If you are a blind or visually impaired woman wanting to play a team sport in this country, then good luck to you. For years Georgie Bullen was told she was no good at sport by her PE teachers. It was only a chance try-out for a Paralympic talent-identification day that allowed the then teenager to be discovered in a sport she had never even heard of: goalball. The Paralympic sport, played blindfolded and in silence, subsequently changed Bullen’s life both personally and professionally.
“Because I went to mainstream school I was the only VI [visually impaired] person at my school,” says the 20-year-old. “If I didn’t have goalball I wouldn’t even know anyone else who was VI or blind. We bonded over our experiences, like when people realise you’re visually impaired and they say, “Oh, that’s a such a shame because you’re so pretty.””
Goalball gave Bullen the confidence to form relationships and become a leader. The Hertfordshire athlete helped Team GB make history by reaching the quarter finals at London 2012. That result led to the announcement that the women’s team would be given £1m to help them on their journey to Rio 2016. “We went from being the worst-funded British Paralympic sport, to this huge increase. We got new staff on board. But with one bad result at the Europeans, UK Sport decided totake away all our funding. We went from £1m to nothing at all.”
UK Sport says that its decision was based on a meritocratic system – “Sports that could not demonstrate a trajectory towards medal success had funding withdrawn” – though the situation is reviewed on an annual basis. Tim Hollingsworth, CEO of the British Paralympic Association, says they have tried to support goalball in other ways, selecting it to be part ofNational Paralympic Day at the Olympic Park on 30 August where Team GB will play in the Copper Box arena. “It was a conscious strategy to raise the sport’s profile. Within the Games it is the only team sport for VI women, the differentiator being that for men there’s also the opportunity to play VI football. I’m not aware of any substantive move for that to change.”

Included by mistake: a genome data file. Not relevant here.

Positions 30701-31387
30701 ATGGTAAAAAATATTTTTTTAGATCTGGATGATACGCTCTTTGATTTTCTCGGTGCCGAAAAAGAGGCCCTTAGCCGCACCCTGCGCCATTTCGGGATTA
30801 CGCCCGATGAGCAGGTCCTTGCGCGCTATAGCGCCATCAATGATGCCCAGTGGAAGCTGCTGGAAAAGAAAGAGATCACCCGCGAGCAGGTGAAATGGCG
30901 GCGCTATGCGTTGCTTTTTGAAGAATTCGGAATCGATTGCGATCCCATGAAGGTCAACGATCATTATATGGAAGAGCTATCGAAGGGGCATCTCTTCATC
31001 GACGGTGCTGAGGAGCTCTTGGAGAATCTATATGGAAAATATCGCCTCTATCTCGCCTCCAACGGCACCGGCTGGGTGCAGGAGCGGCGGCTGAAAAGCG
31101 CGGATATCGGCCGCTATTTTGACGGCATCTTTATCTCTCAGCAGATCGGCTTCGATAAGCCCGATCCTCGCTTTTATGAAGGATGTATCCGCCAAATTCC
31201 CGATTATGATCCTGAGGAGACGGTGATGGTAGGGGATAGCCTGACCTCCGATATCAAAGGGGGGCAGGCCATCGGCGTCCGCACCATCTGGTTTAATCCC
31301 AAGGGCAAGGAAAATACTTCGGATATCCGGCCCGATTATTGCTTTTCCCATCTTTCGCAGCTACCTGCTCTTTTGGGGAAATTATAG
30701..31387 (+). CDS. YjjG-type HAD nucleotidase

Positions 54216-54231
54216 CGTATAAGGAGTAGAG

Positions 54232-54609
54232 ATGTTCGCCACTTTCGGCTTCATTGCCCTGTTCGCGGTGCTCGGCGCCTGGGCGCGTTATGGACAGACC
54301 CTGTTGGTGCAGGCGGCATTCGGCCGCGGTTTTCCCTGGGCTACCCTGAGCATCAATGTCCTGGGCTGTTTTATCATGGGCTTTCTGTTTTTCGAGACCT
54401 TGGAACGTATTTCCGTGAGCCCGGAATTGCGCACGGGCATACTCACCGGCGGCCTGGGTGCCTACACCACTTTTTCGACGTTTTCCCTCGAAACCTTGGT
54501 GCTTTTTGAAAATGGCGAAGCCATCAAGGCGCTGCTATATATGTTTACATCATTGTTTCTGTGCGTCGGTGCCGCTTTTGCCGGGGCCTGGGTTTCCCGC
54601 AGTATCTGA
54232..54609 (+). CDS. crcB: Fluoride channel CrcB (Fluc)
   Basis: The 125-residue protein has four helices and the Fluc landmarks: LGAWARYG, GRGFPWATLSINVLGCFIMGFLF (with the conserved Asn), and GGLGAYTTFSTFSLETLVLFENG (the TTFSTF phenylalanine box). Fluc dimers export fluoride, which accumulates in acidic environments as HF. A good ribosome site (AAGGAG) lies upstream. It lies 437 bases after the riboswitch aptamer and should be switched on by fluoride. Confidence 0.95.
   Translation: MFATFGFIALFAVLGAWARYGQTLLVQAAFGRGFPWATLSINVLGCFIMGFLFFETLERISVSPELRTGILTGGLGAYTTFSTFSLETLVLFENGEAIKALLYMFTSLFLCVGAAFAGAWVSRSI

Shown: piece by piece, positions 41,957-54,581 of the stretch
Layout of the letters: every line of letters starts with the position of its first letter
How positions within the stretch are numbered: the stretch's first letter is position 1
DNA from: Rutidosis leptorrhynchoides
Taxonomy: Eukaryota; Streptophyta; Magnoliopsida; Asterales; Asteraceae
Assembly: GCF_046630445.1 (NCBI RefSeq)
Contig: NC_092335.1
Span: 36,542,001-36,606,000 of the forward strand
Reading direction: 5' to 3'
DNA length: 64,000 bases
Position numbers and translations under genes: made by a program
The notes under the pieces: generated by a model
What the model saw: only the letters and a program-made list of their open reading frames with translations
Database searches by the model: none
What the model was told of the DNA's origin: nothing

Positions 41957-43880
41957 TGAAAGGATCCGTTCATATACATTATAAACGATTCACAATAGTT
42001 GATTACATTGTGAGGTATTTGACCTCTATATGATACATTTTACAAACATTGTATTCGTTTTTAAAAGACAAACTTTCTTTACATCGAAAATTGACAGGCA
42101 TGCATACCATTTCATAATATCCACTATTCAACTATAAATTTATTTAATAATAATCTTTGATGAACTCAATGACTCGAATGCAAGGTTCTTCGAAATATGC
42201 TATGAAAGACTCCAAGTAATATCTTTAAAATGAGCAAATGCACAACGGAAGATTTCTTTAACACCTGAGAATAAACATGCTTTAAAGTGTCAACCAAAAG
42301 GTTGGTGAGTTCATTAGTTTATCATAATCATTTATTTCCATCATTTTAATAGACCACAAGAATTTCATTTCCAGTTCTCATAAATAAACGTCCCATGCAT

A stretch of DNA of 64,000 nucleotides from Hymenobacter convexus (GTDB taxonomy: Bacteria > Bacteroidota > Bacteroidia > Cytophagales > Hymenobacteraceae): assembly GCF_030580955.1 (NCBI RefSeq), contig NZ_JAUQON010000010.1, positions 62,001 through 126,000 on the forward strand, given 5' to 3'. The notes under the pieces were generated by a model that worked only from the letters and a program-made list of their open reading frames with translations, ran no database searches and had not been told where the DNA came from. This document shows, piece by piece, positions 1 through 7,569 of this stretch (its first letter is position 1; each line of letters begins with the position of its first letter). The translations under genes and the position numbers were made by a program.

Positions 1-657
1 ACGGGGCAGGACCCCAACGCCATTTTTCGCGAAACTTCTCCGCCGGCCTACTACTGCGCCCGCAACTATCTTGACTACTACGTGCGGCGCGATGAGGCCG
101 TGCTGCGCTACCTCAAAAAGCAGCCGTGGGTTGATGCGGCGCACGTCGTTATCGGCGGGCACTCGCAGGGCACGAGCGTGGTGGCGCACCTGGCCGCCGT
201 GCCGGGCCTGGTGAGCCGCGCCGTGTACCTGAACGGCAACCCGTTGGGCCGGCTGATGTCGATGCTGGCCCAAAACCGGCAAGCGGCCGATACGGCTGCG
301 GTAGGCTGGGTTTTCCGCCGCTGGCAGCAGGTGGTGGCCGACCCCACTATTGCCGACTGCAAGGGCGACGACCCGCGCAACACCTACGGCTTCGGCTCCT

Indeed blind or VI women who want to play football in this country have an uphill struggle. There is no national women’s team or even a league, unlike for men. The FA’s head of disability football, Jeff Davis, says many of the factors are historical: in the same way that able-bodied women’s football is less well resourced and less popular than men’s. The long lead-in time to learn the Paralympic game is an added barrier.
But change is afoot, and Davis reports that this season, for the first time, the men’s VI league has managed to obtain an exemption to the FA law that bans adult men and women from playing football together, and instead accept VI women in men’s teams as currently happens in Germany.
Meanwhile Bullen is determined to improve life for VI and blind people in this country, two-thirds of whom are not in paid employment. Last month she launched her own business – Team Insight – to deliver team bonding experiences using goalball, while raising awareness around visually impaired employees. “People think of disability as a wheelchair; one of my teammates was chased down the street being shouted at because they thought she’d stolen a guide dog,” she says. “People don’t understand VI, they think you’re either completely blind or fully sighted. Looking through the simulation spectacles I use on my training days opens people’s eyes.”